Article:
Sometimes the role of an editor is to slow things down.
You wouldn't think that on a story as competitive as the battle to keep the Sacramento Kings in town. But reporter-editor relationships have a certain push and pull quality. Reporters must push to be competitive and urgent. Editors – who also like to beat the competition – must make sure that as we rush to break news, we hold true to our standards.
We have pretty strict policies about when we use anonymous sourcing, even though you've seen information in this ongoing story attributed to unnamed sources.
Why is that?
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Without revealing names we've agreed to keep confidential – that would be a breach of ethics and of contract – I'll walk you through our work and thinking on this story.
It started Jan. 9, when a sore back woke up reporter Tony Bizjak at 4 a.m. For some reason, he checked his email.
There, in a Google Alert, he discovered that Daina Falk, a food blogger and daughter of an NBA agent, had tweeted that the Kings had been sold. About 300 people already had retweeted the news from Falk's @TheHungryFan. That set off a frenzy of reporting across the country that has yet to let up.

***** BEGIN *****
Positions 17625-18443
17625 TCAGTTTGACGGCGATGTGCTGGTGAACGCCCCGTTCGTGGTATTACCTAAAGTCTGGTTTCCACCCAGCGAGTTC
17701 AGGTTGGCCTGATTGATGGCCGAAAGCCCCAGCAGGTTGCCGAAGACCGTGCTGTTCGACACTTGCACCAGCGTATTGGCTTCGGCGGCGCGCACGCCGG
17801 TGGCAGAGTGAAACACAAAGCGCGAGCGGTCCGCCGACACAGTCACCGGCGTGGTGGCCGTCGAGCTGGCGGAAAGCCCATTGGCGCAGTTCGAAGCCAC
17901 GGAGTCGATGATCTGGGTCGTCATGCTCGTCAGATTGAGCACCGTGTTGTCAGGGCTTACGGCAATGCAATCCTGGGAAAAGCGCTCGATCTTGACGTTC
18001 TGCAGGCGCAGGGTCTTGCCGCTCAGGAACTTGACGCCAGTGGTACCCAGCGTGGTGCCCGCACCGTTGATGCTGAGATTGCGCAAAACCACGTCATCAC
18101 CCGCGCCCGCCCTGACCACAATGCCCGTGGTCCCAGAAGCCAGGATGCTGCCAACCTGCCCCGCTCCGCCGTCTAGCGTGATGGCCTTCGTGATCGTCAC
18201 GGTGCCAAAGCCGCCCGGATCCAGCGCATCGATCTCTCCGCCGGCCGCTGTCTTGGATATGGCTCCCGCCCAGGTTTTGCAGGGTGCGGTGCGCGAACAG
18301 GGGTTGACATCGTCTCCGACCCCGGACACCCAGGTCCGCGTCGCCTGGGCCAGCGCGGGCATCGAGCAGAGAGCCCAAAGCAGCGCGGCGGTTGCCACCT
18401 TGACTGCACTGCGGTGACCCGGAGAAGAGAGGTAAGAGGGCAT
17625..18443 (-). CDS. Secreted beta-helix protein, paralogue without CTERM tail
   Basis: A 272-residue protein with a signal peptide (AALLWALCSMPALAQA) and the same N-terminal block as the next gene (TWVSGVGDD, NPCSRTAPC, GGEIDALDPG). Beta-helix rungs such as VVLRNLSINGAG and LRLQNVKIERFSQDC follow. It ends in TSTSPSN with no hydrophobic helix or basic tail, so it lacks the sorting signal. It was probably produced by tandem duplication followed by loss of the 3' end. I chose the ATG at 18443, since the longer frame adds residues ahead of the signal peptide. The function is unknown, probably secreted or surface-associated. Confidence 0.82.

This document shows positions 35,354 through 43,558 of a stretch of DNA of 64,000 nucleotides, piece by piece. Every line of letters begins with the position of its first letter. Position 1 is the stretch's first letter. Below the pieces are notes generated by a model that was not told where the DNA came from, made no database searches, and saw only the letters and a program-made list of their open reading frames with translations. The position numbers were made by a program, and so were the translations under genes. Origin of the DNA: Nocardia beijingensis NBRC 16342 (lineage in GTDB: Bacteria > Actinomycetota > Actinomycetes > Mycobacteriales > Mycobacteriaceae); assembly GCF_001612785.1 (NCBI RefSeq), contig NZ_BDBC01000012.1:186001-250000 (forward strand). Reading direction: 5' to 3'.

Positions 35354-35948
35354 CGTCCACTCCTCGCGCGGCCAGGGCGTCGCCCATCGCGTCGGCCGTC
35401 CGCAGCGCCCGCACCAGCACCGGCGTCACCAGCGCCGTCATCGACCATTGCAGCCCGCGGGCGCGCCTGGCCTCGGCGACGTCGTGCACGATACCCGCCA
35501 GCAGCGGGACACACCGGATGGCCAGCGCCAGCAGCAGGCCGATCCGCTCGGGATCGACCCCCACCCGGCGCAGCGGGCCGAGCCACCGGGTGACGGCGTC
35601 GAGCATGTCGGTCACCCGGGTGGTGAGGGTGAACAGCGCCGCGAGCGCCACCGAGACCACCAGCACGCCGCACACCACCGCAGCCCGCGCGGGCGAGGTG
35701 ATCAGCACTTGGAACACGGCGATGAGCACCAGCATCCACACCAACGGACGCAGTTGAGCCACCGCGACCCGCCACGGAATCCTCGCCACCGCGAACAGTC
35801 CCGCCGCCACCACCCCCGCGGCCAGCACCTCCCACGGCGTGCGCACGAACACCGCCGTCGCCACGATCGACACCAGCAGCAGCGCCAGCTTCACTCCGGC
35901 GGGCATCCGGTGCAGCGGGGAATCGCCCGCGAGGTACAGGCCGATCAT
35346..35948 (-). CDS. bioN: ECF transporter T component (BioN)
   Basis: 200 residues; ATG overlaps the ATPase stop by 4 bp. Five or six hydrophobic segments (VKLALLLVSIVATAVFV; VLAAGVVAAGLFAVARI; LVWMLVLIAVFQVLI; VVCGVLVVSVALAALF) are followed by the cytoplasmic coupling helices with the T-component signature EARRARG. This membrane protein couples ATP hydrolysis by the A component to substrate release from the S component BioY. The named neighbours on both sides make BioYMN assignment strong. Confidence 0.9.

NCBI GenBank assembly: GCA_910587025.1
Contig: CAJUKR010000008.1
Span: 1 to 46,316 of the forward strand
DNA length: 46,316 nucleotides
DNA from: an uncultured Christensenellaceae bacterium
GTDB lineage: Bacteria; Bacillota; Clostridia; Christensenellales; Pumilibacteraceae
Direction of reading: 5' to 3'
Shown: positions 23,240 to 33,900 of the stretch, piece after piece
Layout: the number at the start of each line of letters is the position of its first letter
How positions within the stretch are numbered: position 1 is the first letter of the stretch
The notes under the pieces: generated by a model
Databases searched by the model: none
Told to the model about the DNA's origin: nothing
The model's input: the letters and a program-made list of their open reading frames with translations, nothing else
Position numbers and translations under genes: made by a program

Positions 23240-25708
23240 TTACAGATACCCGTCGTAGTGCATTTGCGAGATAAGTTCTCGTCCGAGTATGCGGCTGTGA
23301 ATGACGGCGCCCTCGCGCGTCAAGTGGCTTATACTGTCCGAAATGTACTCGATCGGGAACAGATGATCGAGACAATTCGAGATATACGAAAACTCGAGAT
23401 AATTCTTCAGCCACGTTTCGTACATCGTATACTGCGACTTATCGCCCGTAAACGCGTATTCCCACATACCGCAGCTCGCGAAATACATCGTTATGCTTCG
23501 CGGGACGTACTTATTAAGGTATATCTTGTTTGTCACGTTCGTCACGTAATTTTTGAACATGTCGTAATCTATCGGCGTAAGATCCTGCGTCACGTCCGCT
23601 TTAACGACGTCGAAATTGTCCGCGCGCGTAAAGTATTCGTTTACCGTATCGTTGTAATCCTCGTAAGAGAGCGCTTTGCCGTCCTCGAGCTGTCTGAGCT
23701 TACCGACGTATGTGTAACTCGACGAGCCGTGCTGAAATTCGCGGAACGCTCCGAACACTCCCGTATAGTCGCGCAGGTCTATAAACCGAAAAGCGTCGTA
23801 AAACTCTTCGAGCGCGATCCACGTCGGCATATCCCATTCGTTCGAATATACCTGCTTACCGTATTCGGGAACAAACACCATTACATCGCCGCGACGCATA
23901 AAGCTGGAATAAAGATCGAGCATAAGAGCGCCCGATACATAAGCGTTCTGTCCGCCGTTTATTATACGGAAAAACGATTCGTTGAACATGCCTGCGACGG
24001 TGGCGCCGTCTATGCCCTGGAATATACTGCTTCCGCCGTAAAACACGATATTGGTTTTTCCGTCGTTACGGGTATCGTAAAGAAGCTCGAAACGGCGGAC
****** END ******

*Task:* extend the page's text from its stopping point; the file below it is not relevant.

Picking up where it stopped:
Bizjak had no luck at that hour reaching sources by phone or email. By 6:30 a.m. he was in touch with The Bee's Dale Kasler, and the race was on to find out if it was true.
"We have a huge responsibility to move fast and quickly," Bizjak said. "We're the credible source. People are going to turn to us because they understand on Twitter, on blogs, people can say whatever they want and just be wrong and not have to worry about it."
Indeed, Falk erased her tweet, typically a sign something is wrong, and her father, David Falk, told Kasler such news didn't come from him.
Kasler, Bizjak and Ryan Lillis have been covering the will-they-stay-or-will-they-go Kings saga for years, and during that time have gained the trust of key people tied to the Kings, the city of Sacramento and the NBA. In this go-around, though, everyone was nervous about the story being public. While willing to guide the reporters to the truth, they were not willing to do it publicly.
What the three were able to report that first day was that no formal offer existed yet from the group headed by Seattle financier Chris Hansen and Microsoft CEO Steve Ballmer. Negotiations with the Maloof family were ongoing. Sacramento Mayor Kevin Johnson held a news conference, as did Seattle Mayor Mike McGinn, but neither had details of an impending sale. Eric Rose, spokesman for the Maloofs, said the Kings had nothing to report. All other sources for the story were unnamed.
"In this case, if we didn't have anonymous sources we would have been dead in the water. We would have been left simply quoting Yahoo, Comcast SportsNet, etc. – or doing nothing at all," Kasler said, referring to other media reports that were anonymously sourced. "At least we were able to give our readers less hysterical, and in my opinion more accurate, information about what was going on. There wasn't a deal yet, there wasn't even an offer yet."